A Tennessee group that supports same-sex marriage and civil-rights for LGBT people has expanded its organizing beyond the state’s largest metropolitan areas to smaller cities. The director of the Tennessee Equality Project tells us why rural matters to him.
A Tennessee marriage-equality group is expanding its organizing efforts beyond big cities to smaller localities, including some rural areas, in advance the U.S. Supreme Court decision on same-sex marriage.
Chris Sanders, executive director of the Tennessee Equality Project, said the group started its outreach to small cities because there are fewer support structures for LGBT residents there and because they were tired of hearing that LGBT rights is only an urban issue.
“There’s one Constitution for the whole country,” Sanders said. “Equal protection needs to matter in Cleveland, Tennessee, as much as it does in San Francisco, California. Getting there is tough, though.”
The High Court is expected to rule any day on whether to uphold or overturn same-sex marriage bans in Ohio, Michigan, Kentucky, and Tennessee. Thirty-seven states now allow same-sex marriage, but the Court’s decision is likely to clarify a national position on whether banning marriage of couples who are the same sex violates the Constitution.
We asked Sanders to share with us the purpose of his group’s rural outreach and why his organization thought focusing on people in small cities and rural areas was important.
Daily Yonder: What prompted you to start a rural outreach program?
Chris Sanders: The idea for the tour really has two inspirations. The first is just the fact that the U.S. Supreme Court decides the big marriage cases this summer, and we wanted there to be a focus on the theme of love throughout the state.
The second inspiration is just something that hit me while driving so much on I-24 and I-40 to bigger cities. I thought, “Why don't we ever stop along the way?”
So it came together and we realized other benefits as we began thinking it through–such as increased influence with the Legislature and a quicker way to get help to people who are enduring bullying, job discrimination, or hate crimes. We're already getting those phone calls, but we have not had a great network of help for people in those situations. So visiting more cities actually gives us more capacity. …
Other progressive issue-focused organizations have asked us about the tour because they are considering similar forms of outreach.
Many LGBT people living in Nashville, Knoxville, Memphis, or Chattanooga came from a small Southern town, so they understand the importance of this kind of work.
DY: What is the purpose of your tour? Why small cities?
Sanders: One purpose of the tour is to connect LGBT people and allies with one another in smaller towns. We assumed they may not know one another and that proved true in Cleveland, Tennessee [a city of 41,000 northeast of Chattanooga where the tour started this week]. It is also to connect them to the statewide movement for equality and connect them to resources that can make them safer. Where the residents are interested, we are forming committees in the towns we visit so that they can meet monthly to address their needs. It is part of a long-term organizing approach now.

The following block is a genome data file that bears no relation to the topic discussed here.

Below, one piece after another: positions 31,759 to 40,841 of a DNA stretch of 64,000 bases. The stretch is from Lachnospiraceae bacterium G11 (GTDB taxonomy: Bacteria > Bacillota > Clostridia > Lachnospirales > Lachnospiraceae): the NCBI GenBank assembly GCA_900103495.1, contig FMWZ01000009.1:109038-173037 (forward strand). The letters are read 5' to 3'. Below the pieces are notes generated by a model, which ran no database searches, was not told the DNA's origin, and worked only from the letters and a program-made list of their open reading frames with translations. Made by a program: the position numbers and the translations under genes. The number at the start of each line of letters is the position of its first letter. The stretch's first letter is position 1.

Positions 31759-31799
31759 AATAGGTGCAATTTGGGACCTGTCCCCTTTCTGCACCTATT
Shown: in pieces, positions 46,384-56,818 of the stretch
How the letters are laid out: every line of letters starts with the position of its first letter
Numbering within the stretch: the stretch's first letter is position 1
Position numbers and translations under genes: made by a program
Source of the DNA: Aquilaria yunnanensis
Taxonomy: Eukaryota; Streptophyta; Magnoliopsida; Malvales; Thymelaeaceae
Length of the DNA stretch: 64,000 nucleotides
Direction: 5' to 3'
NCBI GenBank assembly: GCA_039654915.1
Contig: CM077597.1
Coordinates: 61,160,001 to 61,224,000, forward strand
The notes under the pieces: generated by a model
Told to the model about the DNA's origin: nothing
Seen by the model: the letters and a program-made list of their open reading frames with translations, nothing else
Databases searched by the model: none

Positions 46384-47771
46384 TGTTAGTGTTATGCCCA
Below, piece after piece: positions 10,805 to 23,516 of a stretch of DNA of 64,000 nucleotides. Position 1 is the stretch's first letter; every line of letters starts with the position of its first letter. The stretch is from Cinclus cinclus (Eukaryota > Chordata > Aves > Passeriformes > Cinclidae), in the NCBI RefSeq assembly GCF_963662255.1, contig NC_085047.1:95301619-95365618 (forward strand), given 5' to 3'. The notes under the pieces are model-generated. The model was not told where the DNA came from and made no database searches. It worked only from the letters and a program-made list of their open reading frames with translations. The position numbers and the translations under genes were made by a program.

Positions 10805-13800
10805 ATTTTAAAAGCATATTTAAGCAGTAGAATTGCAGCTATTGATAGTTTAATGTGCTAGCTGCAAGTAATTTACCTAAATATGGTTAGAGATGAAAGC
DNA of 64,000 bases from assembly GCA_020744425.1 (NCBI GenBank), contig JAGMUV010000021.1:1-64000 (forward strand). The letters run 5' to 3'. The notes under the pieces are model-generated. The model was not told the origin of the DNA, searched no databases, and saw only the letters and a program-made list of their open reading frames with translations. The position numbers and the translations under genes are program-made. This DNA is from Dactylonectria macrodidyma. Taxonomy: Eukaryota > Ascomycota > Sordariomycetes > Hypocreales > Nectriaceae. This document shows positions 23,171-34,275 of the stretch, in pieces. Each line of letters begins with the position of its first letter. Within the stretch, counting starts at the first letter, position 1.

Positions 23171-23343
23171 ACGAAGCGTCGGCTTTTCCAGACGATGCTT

We wanted to focus on smaller towns because we're making progress in Tennessee's larger cities with non-discrimination and partner-benefits ordinances. Those cities also have more LGBT organizations to serve them, whereas most rural areas don't. Frankly, we also need [small towns and rural areas]. The state legislators from these areas often characterize LGBT issues as urban issues and helping them see equality as a constituent issue is going to be critical in Tennessee.
DY: What are your events like? Is there anything different in how you approach events in small cities versus how you approach events in major metropolitan areas?
Sanders: The run of a tour stop includes time for getting to know one another and sharing contact information for those who agree to that. Then we talk about programming related to safer schools, creating safer spaces with the help of local businesses, and preparing for DAY ONE, as we call it, of marriage equality. We come up with area-specific and manageable projects for members of the group. Then we spend a little time documenting stories so we have a better understanding of the particular struggles in the area.
There is lots of food and fellowship during the time together to build relationships. In an urban setting, we probably wouldn't share everyone's contact information with the whole group because people have wider LGBT and ally networks. We also don't do as much documenting of stories in urban areas because they're so readily at hand. We also present more formal programs in urban settings whereas on the tour, it is a more relaxed setting.
DY: What’s next for the tour?
Sanders: We will be in McMinnville (population about 14,000, located in central Tennessee) this weekend. Then we're heading to Dickson (15,000), Maryville (28,000), Morristown (29,000), and Kingsport (53,000). We're still adding stops. One of the challenges is finding space. We're fortunate that Cleveland has a great public park system, and we found a really good meeting space that was inexpensive. But it's hard for people to wrap their minds around where to have an LGBT event if there's never been one in their city.